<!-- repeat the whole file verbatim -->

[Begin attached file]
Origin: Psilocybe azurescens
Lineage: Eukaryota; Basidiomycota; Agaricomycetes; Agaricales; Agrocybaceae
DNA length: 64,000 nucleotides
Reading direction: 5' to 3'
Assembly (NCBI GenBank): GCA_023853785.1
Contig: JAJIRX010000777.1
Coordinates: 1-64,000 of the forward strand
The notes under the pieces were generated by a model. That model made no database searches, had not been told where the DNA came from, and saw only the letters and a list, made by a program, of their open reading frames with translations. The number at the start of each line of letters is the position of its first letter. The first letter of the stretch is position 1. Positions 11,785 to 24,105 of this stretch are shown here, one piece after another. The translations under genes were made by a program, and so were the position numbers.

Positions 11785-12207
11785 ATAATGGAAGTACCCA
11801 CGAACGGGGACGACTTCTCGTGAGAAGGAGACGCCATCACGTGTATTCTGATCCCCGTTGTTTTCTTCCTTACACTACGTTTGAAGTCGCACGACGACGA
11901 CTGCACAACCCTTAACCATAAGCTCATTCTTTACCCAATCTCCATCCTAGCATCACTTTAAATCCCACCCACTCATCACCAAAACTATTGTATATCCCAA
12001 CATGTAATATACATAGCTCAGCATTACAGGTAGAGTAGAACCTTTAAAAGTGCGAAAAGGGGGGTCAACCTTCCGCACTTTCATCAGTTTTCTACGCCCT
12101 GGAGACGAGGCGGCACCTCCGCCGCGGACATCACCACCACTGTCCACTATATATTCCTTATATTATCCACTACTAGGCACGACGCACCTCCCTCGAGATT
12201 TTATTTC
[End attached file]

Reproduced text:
Origin: Psilocybe azurescens
Lineage: Eukaryota; Basidiomycota; Agaricomycetes; Agaricales; Agrocybaceae
DNA length: 64,000 nucleotides
Reading direction: 5' to 3'
Assembly (NCBI GenBank): GCA_023853785.1
Contig: JAJIRX010000777.1
Coordinates: 1-64,000 of the forward strand
The notes under the pieces were generated by a model. That model made no database searches, had not been told where the DNA came from, and saw only the letters and a list, made by a program, of their open reading frames with translations. The number at the start of each line of letters is the position of its first letter. The first letter of the stretch is position 1. Positions 11,785 to 24,105 of this stretch are shown here, one piece after another. The translations under genes were made by a program, and so were the position numbers.

Positions 11785-12207
11785 ATAATGGAAGTACCCA
11801 CGAACGGGGACGACTTCTCGTGAGAAGGAGACGCCATCACGTGTATTCTGATCCCCGTTGTTTTCTTCCTTACACTACGTTTGAAGTCGCACGACGACGA
11901 CTGCACAACCCTTAACCATAAGCTCATTCTTTACCCAATCTCCATCCTAGCATCACTTTAAATCCCACCCACTCATCACCAAAACTATTGTATATCCCAA
12001 CATGTAATATACATAGCTCAGCATTACAGGTAGAGTAGAACCTTTAAAAGTGCGAAAAGGGGGGTCAACCTTCCGCACTTTCATCAGTTTTCTACGCCCT
12101 GGAGACGAGGCGGCACCTCCGCCGCGGACATCACCACCACTGTCCACTATATATTCCTTATATTATCCACTACTAGGCACGACGCACCTCCCTCGAGATT
12201 TTATTTC